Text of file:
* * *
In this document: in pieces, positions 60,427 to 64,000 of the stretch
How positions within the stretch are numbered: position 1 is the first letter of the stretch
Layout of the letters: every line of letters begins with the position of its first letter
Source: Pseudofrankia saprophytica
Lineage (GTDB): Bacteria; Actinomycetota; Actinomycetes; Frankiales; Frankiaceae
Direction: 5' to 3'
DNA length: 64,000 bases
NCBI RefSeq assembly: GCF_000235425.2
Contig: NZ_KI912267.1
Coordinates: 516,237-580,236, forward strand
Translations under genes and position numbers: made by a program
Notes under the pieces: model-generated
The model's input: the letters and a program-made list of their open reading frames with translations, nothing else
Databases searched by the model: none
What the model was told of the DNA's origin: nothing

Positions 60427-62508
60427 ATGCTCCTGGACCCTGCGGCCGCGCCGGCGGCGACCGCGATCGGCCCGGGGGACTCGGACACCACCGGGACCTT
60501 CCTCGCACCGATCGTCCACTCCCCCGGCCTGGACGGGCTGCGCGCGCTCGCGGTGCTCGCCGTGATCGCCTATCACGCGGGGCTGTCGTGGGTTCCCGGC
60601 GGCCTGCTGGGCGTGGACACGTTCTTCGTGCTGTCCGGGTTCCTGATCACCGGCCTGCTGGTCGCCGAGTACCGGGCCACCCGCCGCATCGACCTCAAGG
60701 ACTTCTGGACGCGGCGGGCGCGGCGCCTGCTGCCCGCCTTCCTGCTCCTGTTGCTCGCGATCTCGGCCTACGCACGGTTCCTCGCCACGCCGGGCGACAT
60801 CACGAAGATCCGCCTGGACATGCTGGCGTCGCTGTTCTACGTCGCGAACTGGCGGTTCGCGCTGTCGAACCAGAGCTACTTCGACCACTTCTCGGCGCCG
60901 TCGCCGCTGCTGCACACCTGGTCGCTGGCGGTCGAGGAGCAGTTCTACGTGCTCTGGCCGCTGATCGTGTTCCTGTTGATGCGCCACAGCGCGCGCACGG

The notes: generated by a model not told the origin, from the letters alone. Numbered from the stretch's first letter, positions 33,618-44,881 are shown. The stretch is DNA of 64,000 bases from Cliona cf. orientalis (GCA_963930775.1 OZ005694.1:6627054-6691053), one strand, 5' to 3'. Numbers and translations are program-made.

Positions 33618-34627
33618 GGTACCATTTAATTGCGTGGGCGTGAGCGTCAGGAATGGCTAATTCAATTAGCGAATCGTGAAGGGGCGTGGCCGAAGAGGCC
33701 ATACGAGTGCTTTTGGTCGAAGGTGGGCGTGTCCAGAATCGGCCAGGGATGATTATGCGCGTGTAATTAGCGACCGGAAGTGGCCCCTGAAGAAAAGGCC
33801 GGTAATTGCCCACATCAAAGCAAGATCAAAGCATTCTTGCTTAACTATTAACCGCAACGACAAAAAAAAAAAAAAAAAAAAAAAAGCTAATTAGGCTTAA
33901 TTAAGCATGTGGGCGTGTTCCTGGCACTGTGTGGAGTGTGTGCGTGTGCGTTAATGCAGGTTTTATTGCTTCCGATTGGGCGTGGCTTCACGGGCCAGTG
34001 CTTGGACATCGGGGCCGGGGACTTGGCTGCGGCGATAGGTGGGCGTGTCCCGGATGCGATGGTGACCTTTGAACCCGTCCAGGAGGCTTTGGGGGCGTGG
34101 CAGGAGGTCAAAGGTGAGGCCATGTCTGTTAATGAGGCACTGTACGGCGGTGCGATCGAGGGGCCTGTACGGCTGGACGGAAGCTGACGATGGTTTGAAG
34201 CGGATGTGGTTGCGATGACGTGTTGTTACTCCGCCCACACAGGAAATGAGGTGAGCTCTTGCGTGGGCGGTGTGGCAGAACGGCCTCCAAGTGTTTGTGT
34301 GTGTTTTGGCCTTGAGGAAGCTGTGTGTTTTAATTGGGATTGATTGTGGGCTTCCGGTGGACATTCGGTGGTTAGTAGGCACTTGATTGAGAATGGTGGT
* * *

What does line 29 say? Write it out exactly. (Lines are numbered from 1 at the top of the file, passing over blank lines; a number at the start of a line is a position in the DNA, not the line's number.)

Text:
34001 CTTGGACATCGGGGCCGGGGACTTGGCTGCGGCGATAGGTGGGCGTGTCCCGGATGCGATGGTGACCTTTGAACCCGTCCAGGAGGCTTTGGGGGCGTGG